Why Computers are involved in NC
One method, which is quite elaborate, for translating and storing in-formation on a tape is as follows. Using a special language, which consists of numbers and a limited number of words having no more than six letters, the person doing the programming writes the instructions for a complete cycle. These instructions in the special language are then punched on cards, and these cards are fed into a computer which translates the special language into punched holes on a paper tape. This is a method for transferring information between man and machine or between two machines. A computer may even make calculations as it translates the special language into the necessary commands on the tape.
Computers are not necessary for preparing tapes for numerical control, but they accomplish the preparation much faster and eliminate human mistakes. The preparation of the tapes consists of problems which are to a great extent repetitive and well suited to the use of high-speed computers. Command information thus is placed on a tape in the desired sequence, usually in sections known as "command blocks." For a machining operation, one command block will pertain to one particular cut or surface to be produced. As the tape advances through the equipment known as a "programmer," or "controller," the command blocks are arranged in proper sequence. Thus, when one command block is completed, the next command block will have arrived at the place where the controller will send some of its signals to the machine. A controller, using the command in-formation on a tape, or other device, controls a machine with desired timing and sequencing and makes a limited number of logical decisions. Two different types of signals are employed for sending information between a controller and a machine. These two types of signals are known as "analogue" signals and "digital" signals. Analogue signals are continuously sent, and changes in the quantity being measured cause corresponding changes in the signal. As a common example, an instantaneous present value of a measurement may be continuously indicated. As changes take place in this measurement, the continuous signal follows the changes. Another example of an analogue signal is the continuous comparison of a present dimension of a workpiece with its desired dimension. A digital signal consists of one or more incremental, discrete pulses. The pushing of a start button is an example of a digital signal. A desired dimension may be transmitted as a definite arrangement of pulses, if a digital signal is to be used.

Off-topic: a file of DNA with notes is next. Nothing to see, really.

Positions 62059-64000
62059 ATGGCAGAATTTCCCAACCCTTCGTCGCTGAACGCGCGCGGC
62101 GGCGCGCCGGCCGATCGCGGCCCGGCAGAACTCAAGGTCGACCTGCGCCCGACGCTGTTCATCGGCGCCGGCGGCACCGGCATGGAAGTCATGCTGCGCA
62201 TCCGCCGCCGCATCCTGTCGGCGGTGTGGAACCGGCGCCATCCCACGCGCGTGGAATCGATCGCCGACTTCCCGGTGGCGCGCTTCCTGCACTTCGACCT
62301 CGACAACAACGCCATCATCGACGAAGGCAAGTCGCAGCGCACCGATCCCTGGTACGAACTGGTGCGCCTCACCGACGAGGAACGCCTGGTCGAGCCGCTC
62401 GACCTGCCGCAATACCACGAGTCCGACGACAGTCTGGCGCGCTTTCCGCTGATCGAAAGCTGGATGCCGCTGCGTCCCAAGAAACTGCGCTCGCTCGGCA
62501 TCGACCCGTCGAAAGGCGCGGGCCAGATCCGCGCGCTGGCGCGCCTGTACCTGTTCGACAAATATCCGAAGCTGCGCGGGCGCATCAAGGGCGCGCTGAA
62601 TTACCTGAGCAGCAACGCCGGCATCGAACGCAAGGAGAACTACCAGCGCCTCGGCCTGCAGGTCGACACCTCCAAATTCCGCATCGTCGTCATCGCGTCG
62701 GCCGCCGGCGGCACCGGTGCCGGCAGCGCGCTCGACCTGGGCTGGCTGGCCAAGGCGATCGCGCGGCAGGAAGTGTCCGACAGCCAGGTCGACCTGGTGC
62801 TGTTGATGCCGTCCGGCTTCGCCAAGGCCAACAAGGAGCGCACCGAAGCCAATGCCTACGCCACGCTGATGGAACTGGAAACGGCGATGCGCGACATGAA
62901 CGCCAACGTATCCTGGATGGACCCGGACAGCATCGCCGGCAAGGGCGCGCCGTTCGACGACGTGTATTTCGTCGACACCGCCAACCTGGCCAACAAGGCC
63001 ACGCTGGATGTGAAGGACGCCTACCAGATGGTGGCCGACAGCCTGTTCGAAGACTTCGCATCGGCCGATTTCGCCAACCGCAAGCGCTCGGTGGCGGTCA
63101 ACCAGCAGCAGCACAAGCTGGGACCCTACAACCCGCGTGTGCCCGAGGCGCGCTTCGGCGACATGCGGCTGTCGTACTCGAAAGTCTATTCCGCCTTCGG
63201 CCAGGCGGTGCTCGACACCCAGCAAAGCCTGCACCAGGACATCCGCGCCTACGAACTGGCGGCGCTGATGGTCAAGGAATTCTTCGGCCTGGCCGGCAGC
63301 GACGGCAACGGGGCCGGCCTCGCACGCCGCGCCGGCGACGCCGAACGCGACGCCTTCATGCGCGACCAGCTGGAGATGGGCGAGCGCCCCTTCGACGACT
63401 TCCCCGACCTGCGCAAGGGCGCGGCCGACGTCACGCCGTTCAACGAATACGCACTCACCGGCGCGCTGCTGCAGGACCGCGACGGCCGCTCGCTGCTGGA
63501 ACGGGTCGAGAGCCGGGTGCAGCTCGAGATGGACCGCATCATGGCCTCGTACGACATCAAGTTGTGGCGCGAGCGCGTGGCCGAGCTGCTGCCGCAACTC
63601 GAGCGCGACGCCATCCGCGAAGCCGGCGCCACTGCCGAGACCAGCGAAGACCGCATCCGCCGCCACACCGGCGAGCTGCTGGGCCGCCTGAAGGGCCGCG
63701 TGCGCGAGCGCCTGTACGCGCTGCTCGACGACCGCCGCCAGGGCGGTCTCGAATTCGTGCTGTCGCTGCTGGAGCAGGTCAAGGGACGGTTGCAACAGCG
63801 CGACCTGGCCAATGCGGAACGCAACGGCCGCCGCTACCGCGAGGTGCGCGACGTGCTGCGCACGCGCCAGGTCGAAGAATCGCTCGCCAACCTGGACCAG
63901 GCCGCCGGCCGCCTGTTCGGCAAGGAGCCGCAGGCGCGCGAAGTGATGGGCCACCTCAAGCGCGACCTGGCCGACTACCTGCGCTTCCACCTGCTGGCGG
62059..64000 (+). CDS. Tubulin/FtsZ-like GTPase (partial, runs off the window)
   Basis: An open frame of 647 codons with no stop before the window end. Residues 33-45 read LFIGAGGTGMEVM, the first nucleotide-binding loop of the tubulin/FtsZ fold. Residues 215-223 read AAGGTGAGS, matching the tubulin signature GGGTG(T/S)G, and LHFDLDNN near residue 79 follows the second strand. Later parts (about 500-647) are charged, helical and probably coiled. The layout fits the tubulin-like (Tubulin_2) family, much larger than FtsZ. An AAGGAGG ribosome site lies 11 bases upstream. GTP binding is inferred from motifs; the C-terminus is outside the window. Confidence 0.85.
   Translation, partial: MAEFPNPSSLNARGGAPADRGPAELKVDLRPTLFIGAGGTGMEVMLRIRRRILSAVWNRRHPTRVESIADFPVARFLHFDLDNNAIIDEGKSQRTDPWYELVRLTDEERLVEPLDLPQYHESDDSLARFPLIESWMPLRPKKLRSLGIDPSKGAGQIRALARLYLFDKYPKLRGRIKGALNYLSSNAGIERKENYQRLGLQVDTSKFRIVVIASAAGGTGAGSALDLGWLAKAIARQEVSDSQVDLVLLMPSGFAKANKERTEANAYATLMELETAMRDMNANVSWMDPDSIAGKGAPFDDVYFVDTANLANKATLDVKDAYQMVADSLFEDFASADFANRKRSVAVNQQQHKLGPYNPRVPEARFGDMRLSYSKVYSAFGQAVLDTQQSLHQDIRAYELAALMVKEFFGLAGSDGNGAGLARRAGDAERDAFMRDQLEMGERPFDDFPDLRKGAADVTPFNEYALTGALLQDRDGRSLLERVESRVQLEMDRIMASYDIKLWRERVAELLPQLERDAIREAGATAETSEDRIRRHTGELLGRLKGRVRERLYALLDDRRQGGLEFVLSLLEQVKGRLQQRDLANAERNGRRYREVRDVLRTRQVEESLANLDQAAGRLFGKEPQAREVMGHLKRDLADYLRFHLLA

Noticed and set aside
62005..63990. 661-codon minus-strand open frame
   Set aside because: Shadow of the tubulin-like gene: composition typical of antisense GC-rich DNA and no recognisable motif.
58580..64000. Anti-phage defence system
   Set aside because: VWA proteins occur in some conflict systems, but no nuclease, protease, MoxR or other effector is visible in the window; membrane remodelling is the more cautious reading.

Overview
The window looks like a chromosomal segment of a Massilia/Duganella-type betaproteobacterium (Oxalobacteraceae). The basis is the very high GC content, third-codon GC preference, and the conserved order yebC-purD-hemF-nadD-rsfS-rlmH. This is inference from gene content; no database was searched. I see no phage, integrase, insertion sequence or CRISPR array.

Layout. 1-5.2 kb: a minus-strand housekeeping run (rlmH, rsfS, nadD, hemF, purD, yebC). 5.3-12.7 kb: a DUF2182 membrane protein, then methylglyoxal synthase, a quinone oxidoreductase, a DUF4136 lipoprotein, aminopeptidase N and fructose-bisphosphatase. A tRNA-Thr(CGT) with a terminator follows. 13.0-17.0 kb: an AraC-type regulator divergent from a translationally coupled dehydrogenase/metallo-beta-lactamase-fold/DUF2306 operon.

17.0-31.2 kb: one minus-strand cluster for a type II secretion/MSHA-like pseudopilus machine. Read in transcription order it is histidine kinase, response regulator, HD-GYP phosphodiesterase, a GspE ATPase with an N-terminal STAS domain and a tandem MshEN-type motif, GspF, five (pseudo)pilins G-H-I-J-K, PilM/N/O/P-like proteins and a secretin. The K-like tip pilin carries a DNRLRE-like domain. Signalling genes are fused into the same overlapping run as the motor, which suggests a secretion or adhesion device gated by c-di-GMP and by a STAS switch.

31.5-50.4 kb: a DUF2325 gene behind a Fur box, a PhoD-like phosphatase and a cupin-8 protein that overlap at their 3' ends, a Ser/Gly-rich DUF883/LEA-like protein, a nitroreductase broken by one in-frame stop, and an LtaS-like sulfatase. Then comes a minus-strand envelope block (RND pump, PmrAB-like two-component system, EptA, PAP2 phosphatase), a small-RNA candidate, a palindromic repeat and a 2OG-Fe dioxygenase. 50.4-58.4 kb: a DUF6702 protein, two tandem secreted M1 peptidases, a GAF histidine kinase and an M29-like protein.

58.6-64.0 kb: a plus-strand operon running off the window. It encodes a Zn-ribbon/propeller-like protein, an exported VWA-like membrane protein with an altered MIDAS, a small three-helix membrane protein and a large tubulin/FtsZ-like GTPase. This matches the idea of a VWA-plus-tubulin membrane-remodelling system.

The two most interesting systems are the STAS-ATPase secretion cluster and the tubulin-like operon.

Digital signals can offer a higher degree of accuracy, but they require more complicated equipment in comparison with that needed for analogue signals. Analogue control is continuous and the control action is directly proportional to the desired machine action. Digital control is given in steps. Numerical control uses digital signals, and it comes largely under the classification of digital control. The continuous control of a tool location in relation to the workpiece may be accomplished by pulses which position a stepping switch. Analogue signals may be made avail-able to a controller of a numerical control system by the use of an analogue-to-digital converter.